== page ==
Izz on the importace of asking questions :

“.. it speaks of modesty. It says one doesn’t know, but one’s willing to ask so they can learn.”


I haven’t been posting for a while and one of the reasons is that winter has arrived.

African winters can be cold – just like in Tunis – the winters are chilly – since there is no central heating like in Hungary – so if you are cold – all you can do is – jump up and run a few laps :). So instead of typing away and I spent some time staring into our fireplace while trying to warm up a bit.

OpenCafe fire

… which is really relaxing and if you stare long enough – you might even find that you forget all about the issues of the day … and if by any chance you have some smooth jazz on like this one called ‘African Herbs’ by SA jazz master, Abdullah Ibrahim …..

… then automatically you will be transported to a whole different world – just like you were on a holiday in the … Bahamas …. untilll…

…there is the phone again – and you are rudely taken back to the hard working side of things…

This is another favourite – and looking at this blog – I seem to have an infinite number of favourite songs – and it’s even more interesting how my favourite songs change from artist to artist – from band to band – and eventually become folk songs with a million different versions and styles….(many times having originated from folk songs themselves).

Well, I stand up next to a mountain
And I chop it down with the edge of my hand.
Well, I stand up next to a mountain,
Chop it down with the edge of my hand.
Well, I pick up all the pieces and make an island,
Might even raise just a little sand.
cause Im a voodoo chile,
Lord knows Im a voodoo chile, baby.

I didnt mean to take up all your sweet time,
Ill give it right back to you one of these days.
I said I didnt mean to take up all your sweet time,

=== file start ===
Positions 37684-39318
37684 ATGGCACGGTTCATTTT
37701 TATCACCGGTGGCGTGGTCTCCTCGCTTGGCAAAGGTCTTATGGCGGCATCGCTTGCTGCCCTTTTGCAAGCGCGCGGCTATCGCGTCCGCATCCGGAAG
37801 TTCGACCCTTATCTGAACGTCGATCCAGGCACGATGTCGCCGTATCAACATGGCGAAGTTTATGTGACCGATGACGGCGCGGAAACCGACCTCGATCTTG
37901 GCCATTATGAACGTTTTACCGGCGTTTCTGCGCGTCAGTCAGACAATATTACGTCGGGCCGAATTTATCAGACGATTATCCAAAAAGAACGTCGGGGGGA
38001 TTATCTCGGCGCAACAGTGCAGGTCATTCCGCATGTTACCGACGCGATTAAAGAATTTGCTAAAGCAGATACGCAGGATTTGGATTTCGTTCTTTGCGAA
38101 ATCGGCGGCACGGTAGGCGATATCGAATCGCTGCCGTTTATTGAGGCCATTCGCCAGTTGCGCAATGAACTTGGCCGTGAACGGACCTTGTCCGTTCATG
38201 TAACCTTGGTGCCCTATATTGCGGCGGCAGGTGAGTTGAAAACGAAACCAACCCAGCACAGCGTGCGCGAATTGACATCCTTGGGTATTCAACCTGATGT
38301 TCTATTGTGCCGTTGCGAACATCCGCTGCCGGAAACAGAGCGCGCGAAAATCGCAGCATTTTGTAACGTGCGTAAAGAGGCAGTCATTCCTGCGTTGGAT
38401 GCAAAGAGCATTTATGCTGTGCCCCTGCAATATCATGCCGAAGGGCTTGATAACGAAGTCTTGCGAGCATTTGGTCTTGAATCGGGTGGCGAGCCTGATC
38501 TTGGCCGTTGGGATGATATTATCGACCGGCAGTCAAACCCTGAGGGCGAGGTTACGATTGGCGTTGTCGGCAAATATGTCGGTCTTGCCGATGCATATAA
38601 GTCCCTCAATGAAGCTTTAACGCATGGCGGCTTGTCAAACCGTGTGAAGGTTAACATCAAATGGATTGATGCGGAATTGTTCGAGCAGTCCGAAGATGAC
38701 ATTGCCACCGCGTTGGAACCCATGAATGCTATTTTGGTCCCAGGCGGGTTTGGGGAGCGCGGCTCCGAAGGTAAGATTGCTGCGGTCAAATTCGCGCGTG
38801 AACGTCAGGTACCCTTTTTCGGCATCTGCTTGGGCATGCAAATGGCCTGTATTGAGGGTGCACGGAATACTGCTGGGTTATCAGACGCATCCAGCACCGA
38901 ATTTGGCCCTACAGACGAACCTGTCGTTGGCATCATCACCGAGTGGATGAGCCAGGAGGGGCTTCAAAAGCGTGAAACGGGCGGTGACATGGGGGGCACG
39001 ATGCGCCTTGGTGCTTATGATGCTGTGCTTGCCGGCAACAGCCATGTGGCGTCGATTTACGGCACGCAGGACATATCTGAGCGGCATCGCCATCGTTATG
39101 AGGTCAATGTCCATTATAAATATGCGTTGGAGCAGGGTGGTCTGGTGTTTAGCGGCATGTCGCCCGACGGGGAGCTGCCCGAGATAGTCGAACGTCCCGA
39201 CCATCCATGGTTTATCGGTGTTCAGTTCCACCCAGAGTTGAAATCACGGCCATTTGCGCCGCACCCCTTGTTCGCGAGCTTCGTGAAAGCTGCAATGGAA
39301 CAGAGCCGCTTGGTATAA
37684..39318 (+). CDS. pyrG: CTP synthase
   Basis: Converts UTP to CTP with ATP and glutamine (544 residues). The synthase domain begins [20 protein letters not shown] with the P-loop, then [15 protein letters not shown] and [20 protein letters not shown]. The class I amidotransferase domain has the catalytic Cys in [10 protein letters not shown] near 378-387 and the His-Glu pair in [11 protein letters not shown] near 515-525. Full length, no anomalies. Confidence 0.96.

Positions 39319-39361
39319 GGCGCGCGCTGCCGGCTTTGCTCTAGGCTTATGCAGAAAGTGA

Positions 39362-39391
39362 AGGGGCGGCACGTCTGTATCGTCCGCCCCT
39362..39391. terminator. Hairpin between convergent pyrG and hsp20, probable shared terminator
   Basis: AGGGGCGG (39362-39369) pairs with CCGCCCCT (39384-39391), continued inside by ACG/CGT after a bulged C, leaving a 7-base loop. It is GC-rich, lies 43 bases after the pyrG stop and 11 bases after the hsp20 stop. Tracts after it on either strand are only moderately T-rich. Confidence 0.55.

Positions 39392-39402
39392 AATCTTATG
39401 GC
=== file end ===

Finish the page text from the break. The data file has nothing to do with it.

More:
Ill give it right back one of these days.
And if I dont meet you no more in this world
Then ill, Ill meet you in the next one and dont be late, dont be late.
cause Im a voodoo chile, voodoo chile,
Lord knows Im a voodoo chile, hey hey hey.
Im a voodoo chile, baby. (lyrics from here)

It was Eostar still back at university that introduced me to Jimmy Hendrix’s music. We spent our time listening to all sorts of music ( Bob Marley, Jimmy Hendrix, Ali Farka Toure and everything in between ) instead of preparing for tests or writing assignments. Hm – I am still planning to graduate one day 🙂 It seems like neither of us stopped listening or playing and we are still listening to the ‘old music’ of those days back in the student hostel.

Here is the story about the recording of Voodoo Chile :

This session, typical of many in this period, sprang from a jam at the Scene club earlier in the night. When the club closed, Jimi’s full entourage moved to the Record Plant. “Jimi invited everyone back to the studio,” recalled Jefferson Air­plane bassist Jack Casady. “There were at least twenty people, and most of them didn’t belong there.” At around 7:30 a.m ., the for­mal recording for the day started with a line­up of Jimi on guitar, Mitch Mitchell on drums, Traffic’s Steve Winwood on organ and Casady on bass. The song took only three takes, though they were lengthy: The released version would clock at fifteen min­utes, the longest official Hendrix studio cut. ( click to read on… )